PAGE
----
I’m currently sitting on a flight to Europe after a quick stop in Las Vegas and completing an amazing 4 weeks of learnings in the US.
Being an entrepreneur we are often too busy working in our own businesses to really block out time to educate ourselves - Aside from the odd conference or bedtime/airplane reading. It was for this reason that I negotiated to take a full nine weeks off to do an executive program in the US (and some well-deserved holidays in Europe) when my technology business was acquired earlier this year.
As was the same with the last executive program I did at Stanford University in 2013, it’s been an incredible experience covering so many different topics. I thought I would share the two biggest learnings I’ve had so far:
In Australia we basically sit in a bubble, separated from the rest of the world. Aside from the odd success story, we operate in a very isolated environment and our reality of what is possible is limited to what is peripherally visible. We compare ourselves to our local competitors and put a mental ceiling on what is possible.
People in the US think at a scale significantly bigger than those back at home. For context - My roommate on the program is 29 years old and owns an online marketing business generating $45m in revenue and $13m profit per year. Last year he built himself out of the business to start a private equity firm investing in other businesses. He wants to be a billionaire by 40.
As entrepreneurs we need to be asking ourselves more frequently how do we do things bigger. How do we take this global. How do we multiply whatever we are doing by ten. In the words of Steve Jobs, everything in the world around you was created by people no smarter than you. The reason why you can’t be a $45m global business is merely a set of resource-based challenges which if you have persistence, passion and knowledge you can overcome.
Being in this type of environment inevitably sends me back home with a wolf on my back. But you don’t need to have spent $70,000 on a course to tell you that – just take my advice and get cracking.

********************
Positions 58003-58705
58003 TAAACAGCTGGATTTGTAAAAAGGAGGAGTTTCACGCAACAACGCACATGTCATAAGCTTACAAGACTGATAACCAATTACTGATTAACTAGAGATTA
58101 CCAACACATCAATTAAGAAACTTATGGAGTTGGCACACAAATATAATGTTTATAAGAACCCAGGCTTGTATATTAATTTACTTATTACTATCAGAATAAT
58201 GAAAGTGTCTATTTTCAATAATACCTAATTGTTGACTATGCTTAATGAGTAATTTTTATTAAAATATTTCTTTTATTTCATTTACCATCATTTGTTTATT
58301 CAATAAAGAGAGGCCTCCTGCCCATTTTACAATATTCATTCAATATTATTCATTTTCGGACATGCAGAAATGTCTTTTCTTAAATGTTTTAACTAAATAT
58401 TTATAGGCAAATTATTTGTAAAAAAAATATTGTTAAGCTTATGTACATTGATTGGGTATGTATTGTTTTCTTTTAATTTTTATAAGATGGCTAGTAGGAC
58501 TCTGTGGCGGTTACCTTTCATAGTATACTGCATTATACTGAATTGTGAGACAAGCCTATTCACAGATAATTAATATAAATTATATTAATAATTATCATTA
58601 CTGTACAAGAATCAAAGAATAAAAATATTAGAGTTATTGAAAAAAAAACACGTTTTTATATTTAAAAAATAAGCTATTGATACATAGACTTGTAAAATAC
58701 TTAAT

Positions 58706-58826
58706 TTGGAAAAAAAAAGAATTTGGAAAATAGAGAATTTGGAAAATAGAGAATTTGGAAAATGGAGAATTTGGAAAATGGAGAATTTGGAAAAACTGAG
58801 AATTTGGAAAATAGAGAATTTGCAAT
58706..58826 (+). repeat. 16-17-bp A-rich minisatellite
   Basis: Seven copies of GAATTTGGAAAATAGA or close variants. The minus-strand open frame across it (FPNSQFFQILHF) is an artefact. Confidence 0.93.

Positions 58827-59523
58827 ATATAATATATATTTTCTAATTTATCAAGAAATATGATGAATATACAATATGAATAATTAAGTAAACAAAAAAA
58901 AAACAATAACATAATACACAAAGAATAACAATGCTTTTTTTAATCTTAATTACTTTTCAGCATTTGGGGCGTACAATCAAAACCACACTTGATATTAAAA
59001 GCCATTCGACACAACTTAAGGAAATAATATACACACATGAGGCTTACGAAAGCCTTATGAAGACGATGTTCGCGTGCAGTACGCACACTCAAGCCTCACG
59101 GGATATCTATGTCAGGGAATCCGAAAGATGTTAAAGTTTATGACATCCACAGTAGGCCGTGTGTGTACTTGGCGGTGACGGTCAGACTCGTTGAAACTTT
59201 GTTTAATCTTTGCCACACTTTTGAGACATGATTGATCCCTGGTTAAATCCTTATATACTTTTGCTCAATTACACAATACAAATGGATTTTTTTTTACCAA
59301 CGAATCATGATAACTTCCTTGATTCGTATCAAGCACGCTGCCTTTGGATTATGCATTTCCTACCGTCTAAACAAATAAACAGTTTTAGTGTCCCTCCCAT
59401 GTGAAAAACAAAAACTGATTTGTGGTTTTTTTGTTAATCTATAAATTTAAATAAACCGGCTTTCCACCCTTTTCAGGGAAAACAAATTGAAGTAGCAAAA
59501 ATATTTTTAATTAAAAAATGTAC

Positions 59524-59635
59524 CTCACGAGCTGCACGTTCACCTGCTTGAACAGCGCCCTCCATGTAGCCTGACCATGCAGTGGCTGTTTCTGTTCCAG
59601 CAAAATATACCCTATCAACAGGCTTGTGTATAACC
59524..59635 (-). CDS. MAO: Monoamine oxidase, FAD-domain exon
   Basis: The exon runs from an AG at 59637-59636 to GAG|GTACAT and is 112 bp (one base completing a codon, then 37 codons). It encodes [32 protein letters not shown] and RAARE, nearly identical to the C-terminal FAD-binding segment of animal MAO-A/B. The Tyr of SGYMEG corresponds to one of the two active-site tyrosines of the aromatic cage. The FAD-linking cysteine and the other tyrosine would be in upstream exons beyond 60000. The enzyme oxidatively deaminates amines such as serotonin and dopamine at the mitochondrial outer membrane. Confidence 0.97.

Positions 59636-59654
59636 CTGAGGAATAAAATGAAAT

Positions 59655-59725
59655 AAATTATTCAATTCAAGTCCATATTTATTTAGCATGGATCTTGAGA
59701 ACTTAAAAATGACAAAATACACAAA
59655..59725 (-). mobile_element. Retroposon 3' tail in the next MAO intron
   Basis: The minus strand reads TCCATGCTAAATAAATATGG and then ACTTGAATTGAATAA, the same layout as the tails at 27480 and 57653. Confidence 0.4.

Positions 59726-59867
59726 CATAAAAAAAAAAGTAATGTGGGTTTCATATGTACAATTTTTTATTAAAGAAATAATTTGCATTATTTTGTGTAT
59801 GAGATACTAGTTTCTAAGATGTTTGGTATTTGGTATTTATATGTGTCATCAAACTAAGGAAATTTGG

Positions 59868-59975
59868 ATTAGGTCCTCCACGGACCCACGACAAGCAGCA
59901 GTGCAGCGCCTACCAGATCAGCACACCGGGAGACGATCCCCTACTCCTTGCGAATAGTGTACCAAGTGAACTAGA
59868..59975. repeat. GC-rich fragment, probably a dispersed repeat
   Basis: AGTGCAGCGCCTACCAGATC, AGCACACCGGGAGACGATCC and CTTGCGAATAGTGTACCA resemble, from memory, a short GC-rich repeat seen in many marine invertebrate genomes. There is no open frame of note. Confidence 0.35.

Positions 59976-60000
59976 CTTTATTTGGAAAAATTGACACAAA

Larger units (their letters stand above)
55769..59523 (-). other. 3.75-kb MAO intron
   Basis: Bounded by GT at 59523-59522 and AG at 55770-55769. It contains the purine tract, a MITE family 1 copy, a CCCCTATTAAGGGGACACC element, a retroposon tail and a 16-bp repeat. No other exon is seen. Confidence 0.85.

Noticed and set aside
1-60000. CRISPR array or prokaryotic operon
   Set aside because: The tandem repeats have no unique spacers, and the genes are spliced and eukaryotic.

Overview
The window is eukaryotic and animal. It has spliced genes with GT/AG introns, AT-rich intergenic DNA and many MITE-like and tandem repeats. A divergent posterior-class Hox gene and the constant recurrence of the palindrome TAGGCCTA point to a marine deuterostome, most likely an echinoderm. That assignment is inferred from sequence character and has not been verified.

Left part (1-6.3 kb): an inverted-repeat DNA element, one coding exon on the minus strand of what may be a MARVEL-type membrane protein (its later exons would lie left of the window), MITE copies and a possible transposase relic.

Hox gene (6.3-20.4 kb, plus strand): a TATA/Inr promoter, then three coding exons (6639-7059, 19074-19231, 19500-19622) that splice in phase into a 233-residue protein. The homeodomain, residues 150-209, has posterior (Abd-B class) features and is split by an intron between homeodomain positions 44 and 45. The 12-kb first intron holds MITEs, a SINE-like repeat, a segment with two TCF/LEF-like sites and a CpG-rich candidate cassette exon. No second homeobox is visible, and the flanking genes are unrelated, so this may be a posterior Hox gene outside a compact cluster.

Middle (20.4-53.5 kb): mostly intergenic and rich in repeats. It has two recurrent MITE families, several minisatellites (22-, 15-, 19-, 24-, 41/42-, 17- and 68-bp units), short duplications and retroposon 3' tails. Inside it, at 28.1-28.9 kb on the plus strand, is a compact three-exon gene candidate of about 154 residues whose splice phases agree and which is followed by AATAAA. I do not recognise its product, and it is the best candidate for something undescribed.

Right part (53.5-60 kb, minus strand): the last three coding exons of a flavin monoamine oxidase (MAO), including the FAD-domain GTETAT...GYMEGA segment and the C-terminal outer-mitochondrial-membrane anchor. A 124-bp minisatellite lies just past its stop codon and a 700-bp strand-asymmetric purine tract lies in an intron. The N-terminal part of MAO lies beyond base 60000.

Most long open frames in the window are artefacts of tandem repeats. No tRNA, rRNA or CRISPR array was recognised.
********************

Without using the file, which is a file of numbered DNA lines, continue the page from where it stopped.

Business is changing
We are on the cusp of technology disruption unlike anything we have seen before us. It sounds cliché, but business models will live and die so much faster in the next decade. If you are not considering where you fit into this disruption you will be left behind.
AI is only going to accelerate this faster. We were told that Cortana (Microsoft’s voice recognition technology) is now at parity with what a human can transcribe. Driverless taxis are less than 3 years away. The cost of drone technology is halving every year. VR technology will reach a resolution comparable with the human eye in less than 2 years. My questions to you is how are you thinking about business models that take these factors into account?
You need to choose - will you be the disruptor, or work for the company being disrupted? True disruption is easier when you are a start-up because you’re not weighed down by all the baggage an organisation accumulates over time. The bigger the organisation the harder to strategically shift – look at the bevy of extinct former powerhouses like Blockbuster and Kodak.
This is why Scrappi is so powerful. We bring together seasoned entrepreneurs who are experts in their field and put them in charge of developing these new commercial business models – combined with existing distribution channels, we think it’s a powerful combination. We are betting on the disruptors and you should be too!